June 19, 2012
I think Chairman Kingston and his Subcommittee did a great job with their $19.4 billion 302(b) allocation in this Agriculture Appropriations bill. They cut spending wherever possible – saving $365 million from last year and more than $1.7 billion from what the President would have liked to spend.
However, while this bill brings down discretionary spending – what we control as appropriators – mandatory spending continues on autopilot. While it’s important to help those in greatest need – children who rely on nutrition programs for their health, and the millions of Americans who depend on SNAP for example – there has to be a realization that this rapid spending can’t continue when our debts are so high. Something must be done across all areas of mandatory government spending before we automatically spend ourselves into catastrophe.
This bill is a good bill, and while the mandatory spending is out of this Committee’s control, the legislation makes strides to help direct these mandatory food and nutrition programs to find and eliminate waste, fraud, and abuse. This will help reduce excess spending caused by errors and scams, and ensure the better use of taxpayer dollars.
American farmers and ranchers are the backbone of nearly every rural community in the nation, and the discretionary portion of this bill supplies them with the resources they need to do their jobs safely and successfully. The bill also strengthens economic development in the rural parts of the country – providing business and industry loans, housing assistance, and infrastructure improvement. In addition, this bill supports food and drug safety, keeping our citizens healthy; and funds high-priority research to keep our agricultural system at the top of its game.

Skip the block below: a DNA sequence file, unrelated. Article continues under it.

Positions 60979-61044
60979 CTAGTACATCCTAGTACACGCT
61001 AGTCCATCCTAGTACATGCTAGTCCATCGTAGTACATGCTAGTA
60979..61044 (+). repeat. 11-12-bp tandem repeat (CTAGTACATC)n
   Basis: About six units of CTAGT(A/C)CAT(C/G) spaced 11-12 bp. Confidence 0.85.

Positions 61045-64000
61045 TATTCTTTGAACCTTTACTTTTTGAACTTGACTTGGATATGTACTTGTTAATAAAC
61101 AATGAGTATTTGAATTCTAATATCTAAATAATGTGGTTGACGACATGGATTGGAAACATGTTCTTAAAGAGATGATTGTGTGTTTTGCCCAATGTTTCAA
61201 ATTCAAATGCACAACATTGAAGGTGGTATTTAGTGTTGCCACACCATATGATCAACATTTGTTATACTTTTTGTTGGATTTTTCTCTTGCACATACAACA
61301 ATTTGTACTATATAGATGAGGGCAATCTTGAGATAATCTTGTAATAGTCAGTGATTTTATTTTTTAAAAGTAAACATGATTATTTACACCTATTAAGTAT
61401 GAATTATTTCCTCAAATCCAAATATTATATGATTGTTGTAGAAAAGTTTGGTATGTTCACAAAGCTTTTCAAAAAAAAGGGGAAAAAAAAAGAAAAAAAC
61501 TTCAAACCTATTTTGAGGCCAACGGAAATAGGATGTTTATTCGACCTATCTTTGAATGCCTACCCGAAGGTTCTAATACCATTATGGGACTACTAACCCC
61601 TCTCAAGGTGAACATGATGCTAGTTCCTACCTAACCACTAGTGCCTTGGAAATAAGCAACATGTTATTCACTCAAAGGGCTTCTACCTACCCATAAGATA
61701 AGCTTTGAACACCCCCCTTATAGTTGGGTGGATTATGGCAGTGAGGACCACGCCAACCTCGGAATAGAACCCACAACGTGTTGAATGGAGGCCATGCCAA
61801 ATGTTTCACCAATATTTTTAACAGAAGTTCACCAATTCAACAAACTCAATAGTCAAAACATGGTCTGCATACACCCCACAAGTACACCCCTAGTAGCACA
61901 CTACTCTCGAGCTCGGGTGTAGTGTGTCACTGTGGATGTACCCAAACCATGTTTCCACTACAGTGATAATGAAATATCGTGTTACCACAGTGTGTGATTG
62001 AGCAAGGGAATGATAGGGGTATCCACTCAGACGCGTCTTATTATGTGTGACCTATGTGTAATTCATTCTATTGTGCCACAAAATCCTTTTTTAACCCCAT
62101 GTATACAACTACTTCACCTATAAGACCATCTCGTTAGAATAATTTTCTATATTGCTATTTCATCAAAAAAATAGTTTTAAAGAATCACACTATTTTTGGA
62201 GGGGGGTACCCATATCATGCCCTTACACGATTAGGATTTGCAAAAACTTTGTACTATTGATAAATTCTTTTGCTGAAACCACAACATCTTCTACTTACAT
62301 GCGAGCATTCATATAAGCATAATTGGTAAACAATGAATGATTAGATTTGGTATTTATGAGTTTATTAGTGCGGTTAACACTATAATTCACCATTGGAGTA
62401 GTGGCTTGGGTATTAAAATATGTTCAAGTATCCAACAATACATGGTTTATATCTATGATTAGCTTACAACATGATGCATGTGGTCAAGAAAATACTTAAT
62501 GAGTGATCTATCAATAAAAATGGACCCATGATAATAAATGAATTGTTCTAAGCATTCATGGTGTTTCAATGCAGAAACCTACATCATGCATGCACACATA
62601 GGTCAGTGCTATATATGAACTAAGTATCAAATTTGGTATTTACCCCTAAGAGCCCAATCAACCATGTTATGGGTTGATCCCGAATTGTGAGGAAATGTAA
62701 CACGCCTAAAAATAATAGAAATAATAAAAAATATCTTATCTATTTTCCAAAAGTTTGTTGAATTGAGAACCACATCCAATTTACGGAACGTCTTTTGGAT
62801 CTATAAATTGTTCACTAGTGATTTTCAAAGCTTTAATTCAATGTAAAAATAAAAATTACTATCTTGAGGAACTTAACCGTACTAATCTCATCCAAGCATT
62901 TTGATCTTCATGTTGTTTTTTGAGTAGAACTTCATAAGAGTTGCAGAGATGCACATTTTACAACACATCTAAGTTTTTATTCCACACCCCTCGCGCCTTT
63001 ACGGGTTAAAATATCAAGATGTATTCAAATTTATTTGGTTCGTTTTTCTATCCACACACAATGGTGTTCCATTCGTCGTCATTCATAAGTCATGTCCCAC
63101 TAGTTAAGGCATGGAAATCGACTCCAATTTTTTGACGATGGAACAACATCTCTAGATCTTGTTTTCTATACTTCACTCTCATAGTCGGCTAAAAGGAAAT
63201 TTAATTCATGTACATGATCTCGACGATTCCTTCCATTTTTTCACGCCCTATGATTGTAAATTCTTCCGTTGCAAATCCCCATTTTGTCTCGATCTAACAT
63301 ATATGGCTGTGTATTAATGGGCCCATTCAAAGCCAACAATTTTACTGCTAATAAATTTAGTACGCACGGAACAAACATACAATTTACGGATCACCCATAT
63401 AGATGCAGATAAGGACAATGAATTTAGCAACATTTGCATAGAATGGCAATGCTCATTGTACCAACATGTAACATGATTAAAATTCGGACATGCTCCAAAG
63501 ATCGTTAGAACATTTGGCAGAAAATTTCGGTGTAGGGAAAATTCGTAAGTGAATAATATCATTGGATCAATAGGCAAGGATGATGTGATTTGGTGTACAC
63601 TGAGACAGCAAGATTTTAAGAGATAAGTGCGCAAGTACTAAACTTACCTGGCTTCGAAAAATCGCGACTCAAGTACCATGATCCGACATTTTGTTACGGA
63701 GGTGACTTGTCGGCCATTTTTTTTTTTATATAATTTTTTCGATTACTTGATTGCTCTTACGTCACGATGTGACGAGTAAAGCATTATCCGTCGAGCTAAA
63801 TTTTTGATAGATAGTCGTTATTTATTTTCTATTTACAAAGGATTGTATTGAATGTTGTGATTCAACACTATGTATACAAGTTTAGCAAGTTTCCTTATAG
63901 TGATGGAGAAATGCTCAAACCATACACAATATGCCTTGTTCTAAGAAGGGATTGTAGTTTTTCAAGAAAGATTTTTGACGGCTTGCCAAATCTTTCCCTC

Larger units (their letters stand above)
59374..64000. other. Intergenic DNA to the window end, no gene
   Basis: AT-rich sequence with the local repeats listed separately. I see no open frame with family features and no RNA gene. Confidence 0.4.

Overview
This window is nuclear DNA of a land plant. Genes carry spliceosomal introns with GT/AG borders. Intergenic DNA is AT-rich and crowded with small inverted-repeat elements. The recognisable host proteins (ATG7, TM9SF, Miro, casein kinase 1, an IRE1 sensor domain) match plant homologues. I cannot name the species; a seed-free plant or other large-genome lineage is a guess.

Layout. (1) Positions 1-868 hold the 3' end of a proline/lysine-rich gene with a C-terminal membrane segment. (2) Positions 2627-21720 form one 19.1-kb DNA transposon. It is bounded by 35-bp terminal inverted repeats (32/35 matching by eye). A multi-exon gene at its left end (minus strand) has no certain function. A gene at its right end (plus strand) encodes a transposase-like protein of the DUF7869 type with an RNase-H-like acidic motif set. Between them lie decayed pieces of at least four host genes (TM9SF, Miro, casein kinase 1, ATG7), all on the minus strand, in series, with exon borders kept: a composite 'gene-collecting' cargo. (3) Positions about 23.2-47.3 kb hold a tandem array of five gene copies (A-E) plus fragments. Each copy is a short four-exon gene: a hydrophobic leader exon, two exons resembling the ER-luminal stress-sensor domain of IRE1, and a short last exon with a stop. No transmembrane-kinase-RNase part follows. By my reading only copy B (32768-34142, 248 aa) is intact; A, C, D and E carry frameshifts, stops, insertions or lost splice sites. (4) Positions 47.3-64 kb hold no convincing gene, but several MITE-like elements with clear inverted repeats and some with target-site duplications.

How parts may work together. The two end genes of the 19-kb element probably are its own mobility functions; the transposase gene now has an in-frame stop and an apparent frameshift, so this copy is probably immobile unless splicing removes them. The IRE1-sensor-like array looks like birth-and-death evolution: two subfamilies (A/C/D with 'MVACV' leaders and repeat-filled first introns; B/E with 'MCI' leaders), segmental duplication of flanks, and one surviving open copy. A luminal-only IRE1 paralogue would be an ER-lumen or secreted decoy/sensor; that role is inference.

This bill also reduces spending in areas that are lower priority, or that simply do not need continued high levels of funding. This includes a cut to the CFTC, which has experienced more than 80 percent growth in its budget since 2008, while its workload has only increased by a fraction of a percent. We also made responsible cuts to the FDA and conservation programs, among other agencies. These reductions will help keep discretionary spending in line, while still supporting important programs at adequate levels.
I want to thank Chairman Kingston, Ranking Member Farr, and the entire Subcommittee for their thoughtful work on this bill, as well as the staff on both sides for their many hours and diligence putting together this legislation. You found a careful balance between fiscal restraint and acceptable spending that provides an abundant food and drug supply, promotes US interest in the global economy, and encourages economic development in our rural communities.
I urge my colleagues to support this bill, and report it to the House. Thank you.